Almost one third of Bulgarian households are affected by the global economic crisis. Many of them are forced to limit expenses for food, medical services and education, which create future risks. These are the main findings of the Bulgaria Crisis Monitoring Survey done jointly by the Open Society Institute and the World Bank. The survey follows a nationally representative sample of 2400 households over time, with interviews in February 2010, September 2010 and February 2011. The first wave of the survey, implemented in February 2010, has collected information from about 2400 households with 6600 individuals.
The Bulgarian economy was moderately affected by the global economic crisis in 2009, experiencing a 5% decline in GDP. The impact of the crisis, however, tends to be felt by households after the peak of the macroeconomic contraction. Thus, the World Bank has partnered with the Open Society Institute (OSI) Sofia in late 2009 to assess impact of the crisis on households.
The primary tool by which this assessment is conducted is a Crisis Monitoring Survey, which quantifies the economic impacts of the financial crisis on households and individuals. The survey focuses on:
- Assessing the main transmission channels of the crisis (such as labor markets, access to credit, remittances/informal transfers, relative prices, government services) through which it is affecting household welfare;
- Determining the impacts on welfare that cannot be quantified through administrative data, including on: expenditures, health, education, food security, indebtedness
- Understanding coping strategies of households and the extent to which existing safety nets (including government assistance and informal transfers) allow families to cope effectively.
The Bulgaria Crisis Monitoring Survey follows a nationally representative sample of 2400 households over time, with interviews in February 2010, September 2010 and February 2011. The first wave of the survey, implemented in February 2010, has collected information from about 2400 households with 6600 individuals.
KEY PRELIMINARY FINDINGS
Who has been affected and how?
- Approximately 30% of households reported a decline in income between March 2009 and February 2010.
- These income shocks primarily through lost or reduced employment or wages —approximately 34% of workers reporting an income shock through their primary job.
- Job loss that results in unemployment is the most severe type of labor market shock and has affected 5% of workers. Reductions in wages and work hours, a more moderate shock, are more widespread, affecting close to 30% of workers.
- Workers from the most vulnerable groups — those with a primary education or less, and Roma — are the most likely to suffer from the most severe labor market shocks, particularly unemployment.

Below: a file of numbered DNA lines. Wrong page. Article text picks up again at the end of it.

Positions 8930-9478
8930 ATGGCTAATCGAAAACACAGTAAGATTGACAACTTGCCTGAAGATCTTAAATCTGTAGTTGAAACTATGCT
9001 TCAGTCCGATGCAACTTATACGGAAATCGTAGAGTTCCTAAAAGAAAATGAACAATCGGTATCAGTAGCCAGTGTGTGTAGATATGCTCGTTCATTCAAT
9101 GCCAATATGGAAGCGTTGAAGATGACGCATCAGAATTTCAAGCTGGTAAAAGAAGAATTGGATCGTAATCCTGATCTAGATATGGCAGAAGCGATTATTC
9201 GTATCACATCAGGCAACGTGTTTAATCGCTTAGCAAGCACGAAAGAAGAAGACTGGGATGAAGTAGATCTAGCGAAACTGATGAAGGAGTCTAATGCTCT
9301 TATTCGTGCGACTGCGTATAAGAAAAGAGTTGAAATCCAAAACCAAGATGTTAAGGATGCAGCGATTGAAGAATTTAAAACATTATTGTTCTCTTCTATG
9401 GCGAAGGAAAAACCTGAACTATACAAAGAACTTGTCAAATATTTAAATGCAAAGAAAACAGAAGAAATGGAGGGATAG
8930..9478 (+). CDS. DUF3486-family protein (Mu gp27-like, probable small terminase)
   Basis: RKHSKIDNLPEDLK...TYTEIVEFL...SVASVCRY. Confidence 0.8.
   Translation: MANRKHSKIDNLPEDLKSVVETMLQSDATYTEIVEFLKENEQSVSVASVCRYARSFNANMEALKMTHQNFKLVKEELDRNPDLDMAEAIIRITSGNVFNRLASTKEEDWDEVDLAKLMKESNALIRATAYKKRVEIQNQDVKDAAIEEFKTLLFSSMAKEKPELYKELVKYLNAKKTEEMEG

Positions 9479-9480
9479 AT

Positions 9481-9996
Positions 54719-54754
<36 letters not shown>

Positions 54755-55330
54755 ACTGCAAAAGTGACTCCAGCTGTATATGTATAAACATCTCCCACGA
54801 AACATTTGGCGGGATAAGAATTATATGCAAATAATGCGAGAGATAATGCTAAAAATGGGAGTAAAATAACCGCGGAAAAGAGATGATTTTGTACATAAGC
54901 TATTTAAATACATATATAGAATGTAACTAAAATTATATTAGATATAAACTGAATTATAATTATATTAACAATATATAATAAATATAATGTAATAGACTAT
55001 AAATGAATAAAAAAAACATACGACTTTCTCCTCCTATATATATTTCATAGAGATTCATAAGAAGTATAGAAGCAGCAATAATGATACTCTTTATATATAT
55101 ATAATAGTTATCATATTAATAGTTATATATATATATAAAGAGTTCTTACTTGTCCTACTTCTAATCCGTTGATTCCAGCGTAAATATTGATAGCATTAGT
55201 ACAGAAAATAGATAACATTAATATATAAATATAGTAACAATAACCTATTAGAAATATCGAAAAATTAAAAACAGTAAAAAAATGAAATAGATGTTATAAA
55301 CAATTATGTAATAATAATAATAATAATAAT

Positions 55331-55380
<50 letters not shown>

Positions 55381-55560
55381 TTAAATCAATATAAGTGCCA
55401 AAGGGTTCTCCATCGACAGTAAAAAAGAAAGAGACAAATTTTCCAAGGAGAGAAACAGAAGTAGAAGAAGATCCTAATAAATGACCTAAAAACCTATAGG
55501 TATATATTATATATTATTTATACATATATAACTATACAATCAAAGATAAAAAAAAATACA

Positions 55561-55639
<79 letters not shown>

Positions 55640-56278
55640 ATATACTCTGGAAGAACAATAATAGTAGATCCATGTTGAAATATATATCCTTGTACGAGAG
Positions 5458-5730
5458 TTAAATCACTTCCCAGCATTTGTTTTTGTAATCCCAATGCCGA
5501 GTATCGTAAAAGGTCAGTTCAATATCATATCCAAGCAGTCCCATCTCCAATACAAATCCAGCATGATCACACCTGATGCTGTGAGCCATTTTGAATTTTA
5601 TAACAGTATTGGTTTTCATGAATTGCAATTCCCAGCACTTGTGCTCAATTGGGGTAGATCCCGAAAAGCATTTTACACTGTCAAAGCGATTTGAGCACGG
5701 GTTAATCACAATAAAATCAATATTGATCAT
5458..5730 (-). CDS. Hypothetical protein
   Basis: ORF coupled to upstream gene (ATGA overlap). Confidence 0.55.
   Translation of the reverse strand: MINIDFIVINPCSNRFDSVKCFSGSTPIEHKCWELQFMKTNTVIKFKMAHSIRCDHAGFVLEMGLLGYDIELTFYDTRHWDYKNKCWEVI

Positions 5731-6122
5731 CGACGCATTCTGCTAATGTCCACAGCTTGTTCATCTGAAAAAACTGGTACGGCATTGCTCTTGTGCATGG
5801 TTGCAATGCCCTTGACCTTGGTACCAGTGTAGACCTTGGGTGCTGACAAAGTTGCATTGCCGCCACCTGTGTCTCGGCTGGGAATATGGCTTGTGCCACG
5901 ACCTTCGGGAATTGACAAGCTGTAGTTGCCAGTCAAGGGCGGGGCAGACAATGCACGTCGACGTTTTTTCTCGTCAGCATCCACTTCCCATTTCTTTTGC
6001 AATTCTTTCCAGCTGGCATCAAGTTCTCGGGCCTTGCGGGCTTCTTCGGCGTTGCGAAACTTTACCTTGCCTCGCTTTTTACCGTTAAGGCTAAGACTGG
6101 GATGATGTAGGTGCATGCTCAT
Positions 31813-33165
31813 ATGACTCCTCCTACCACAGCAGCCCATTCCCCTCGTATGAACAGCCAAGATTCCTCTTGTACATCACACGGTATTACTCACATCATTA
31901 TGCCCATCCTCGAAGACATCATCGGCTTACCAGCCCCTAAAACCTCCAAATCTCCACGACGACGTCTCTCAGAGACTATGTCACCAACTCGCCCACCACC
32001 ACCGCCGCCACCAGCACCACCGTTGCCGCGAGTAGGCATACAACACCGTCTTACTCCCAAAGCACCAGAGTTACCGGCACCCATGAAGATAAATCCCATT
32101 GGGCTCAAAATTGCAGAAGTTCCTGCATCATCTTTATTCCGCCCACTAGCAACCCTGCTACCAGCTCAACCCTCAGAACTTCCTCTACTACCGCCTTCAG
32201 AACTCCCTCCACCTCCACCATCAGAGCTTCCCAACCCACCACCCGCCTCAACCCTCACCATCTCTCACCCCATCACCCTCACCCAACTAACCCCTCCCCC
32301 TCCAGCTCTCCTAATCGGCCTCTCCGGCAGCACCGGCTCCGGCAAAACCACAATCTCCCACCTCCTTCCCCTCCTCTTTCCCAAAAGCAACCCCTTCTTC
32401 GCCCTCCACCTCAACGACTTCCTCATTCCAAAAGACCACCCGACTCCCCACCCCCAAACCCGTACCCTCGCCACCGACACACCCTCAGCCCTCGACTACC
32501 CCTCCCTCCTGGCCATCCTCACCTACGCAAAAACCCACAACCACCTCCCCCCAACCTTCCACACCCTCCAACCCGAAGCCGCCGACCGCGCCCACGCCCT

How have they coped?
- Most households try to cope with a reduction in income by sending non-working family members to look for work or by seeking additional part-time work—but only the better educated and richer individual succeed to find additional work. Of households that are crisis-affected and poor, 60% looked for additional work, and failed to find any.
- Only 22% of Bulgarian households reported having any savings, and X% of crisis-affected households have no savings and are also indebted.
- Key social assistance programs (child allowances, heating allowances and the guaranteed minimum income program) are responding to the crisis— 60% of the households from the poorest quintile who suffered an income shock are receiving at least one benefit from the three programs mentioned above.
What are the impacts?
- Households responded to the economic contraction by reducing expenditures on basic necessities: 41% reported reducing use of basic utilities, 29% reduced consumption of staple foods, and 8% reported skipping meals.
- As in other Central and Eastern European countries, crisis-affected households significantly reduced expenditures on health, including stopping use of regular prescribed medications, and skipping doctors visits.
- Crisis-affected households were more likely to stop paying social contributions and health insurance—increasing their vulnerability if exposed to additional shock (falling ill or becoming unemployed).
- Households that suffer from labor market and income shocks during an economic crisis will suffer from persistently lower income and human development outcomes.